The British Menopause Society arranged a Saturday morning session outlining some of the health and lifestyle changes that can affect many peri- and post-menopausal women. It is important to highlight that many menopausal changes have far reaching effects: altering confidence in the workplace, impeding sleep and reducing sexual desire.
Menopause in the workplace - Kathy Abernethy
Kathy, a nurse specialist and co-leader of a menopause clinic, opened the session with the question:
How does menopause affect women in work?
Sally Davies, the UK's Chief Medical Officer, has recently put together a report specifically looking at the health of women - 51% of the British population, constituting nearly half of the workforce. Sally highlighted that menopause should be discussed at work just as with any other topic; conversations around mental health are becoming increasingly talked about but menopause remains a taboo.
The evidence assessing the impact of menopause on the workplace is mixed - there are reports of both positive and negative effects. However, surveys directed at women in the workplace provide key insights. 72% of women reported little support at work for menopause, and 10% even seriously considered giving up work.
Additional surveys support these findings. It was very common for women to call in sick rather than reporting the issue. Women in lower-paid, manual jobs experienced reduced flexibility and lower satisfaction than those earning higher salaries. Additionally, only 1/4 of women talked to their managers about the problems at work caused by menopause.
In 127 HRT users, 58% reported that work was one of the reasons for choosing therapy and 12% only decided to take HRT to cope at work.
Kathy argued that a more supportive environment should be fostered in the workplace. An improved awareness amongst managers should be encouraged, women should be offered a more flexible working environment, and supportive policies should be introduced. This should be coupled with robust educational programmes supported by legislation.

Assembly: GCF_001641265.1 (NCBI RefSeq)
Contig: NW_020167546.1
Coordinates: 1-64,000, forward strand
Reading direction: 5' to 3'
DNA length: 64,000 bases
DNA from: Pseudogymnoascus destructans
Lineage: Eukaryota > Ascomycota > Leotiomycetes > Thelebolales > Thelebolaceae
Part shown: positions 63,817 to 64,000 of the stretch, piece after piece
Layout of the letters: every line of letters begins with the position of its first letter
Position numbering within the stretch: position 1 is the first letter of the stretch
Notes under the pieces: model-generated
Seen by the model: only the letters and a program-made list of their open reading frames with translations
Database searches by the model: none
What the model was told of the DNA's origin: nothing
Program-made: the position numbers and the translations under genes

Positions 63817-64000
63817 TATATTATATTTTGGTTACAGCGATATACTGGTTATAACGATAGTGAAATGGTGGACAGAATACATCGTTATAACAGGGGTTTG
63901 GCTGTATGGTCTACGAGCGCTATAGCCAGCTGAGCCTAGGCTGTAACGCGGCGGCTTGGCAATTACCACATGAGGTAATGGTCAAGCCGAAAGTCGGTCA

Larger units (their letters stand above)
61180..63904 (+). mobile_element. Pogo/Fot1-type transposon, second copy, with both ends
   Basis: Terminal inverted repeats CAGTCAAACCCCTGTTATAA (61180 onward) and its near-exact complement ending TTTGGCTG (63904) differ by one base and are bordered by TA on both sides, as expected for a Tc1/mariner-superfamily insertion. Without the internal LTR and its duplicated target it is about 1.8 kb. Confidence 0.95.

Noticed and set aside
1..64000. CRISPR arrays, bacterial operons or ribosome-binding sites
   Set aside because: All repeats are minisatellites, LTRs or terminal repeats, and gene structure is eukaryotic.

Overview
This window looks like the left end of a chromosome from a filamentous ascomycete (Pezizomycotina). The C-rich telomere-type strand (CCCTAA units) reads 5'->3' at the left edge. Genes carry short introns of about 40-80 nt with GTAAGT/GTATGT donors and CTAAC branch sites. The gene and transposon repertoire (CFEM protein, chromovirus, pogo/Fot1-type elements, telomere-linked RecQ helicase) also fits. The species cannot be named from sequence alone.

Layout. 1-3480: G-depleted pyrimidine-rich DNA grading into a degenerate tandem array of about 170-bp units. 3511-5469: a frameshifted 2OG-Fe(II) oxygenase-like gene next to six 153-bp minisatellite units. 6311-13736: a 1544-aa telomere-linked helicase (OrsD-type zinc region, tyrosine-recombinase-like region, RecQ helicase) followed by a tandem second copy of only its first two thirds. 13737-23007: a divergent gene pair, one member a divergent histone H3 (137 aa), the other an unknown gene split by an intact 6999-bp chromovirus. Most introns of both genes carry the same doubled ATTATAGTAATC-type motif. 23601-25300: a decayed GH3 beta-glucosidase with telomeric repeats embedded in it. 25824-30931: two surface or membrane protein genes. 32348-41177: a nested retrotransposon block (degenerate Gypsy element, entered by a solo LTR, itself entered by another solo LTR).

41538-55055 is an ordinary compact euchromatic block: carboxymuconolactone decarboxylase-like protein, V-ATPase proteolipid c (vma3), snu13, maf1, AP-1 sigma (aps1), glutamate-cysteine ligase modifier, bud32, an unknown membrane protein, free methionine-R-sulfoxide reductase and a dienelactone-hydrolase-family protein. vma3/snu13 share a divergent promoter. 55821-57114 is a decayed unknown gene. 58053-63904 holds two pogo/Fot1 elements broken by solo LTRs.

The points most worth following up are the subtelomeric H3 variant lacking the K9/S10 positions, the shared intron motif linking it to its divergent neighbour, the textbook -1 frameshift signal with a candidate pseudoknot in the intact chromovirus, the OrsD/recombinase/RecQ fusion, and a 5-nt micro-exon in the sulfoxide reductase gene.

Sleep through the menopause - Heather Currie
It is well-known that sleep disturbances effect women more than men - not just from menopause but from early stages. In this talk, Heather sought to establish the extent to which menopause influences sleep, what the proposed mechanisms may be and what management may be available.
Sleep is of utmost importance to health. As mentioned in a previous post, the 'best' sleep is non-REM 3 - lack of which has been linked to detrimental effects including CVD risk, poor mental health and cognitive decline. In regards to the peri-menopause, sleep disturbances are commonly reported and have negative impacts on a woman's quality of life. Figures illustrating the extent of sleep disturbances in menopausal women show a large range - with between 28 - 63% of women experiencing disturbances.
Heather highlighted the difficulty in assessing sleep deprivation as subjective and objective measurements demonstrate inconsistencies in epidemiology. There have been conflicting arguments relating to the aetiology of poor sleep in mid-life to older women - some argue it is age-related and others support menopausal causes.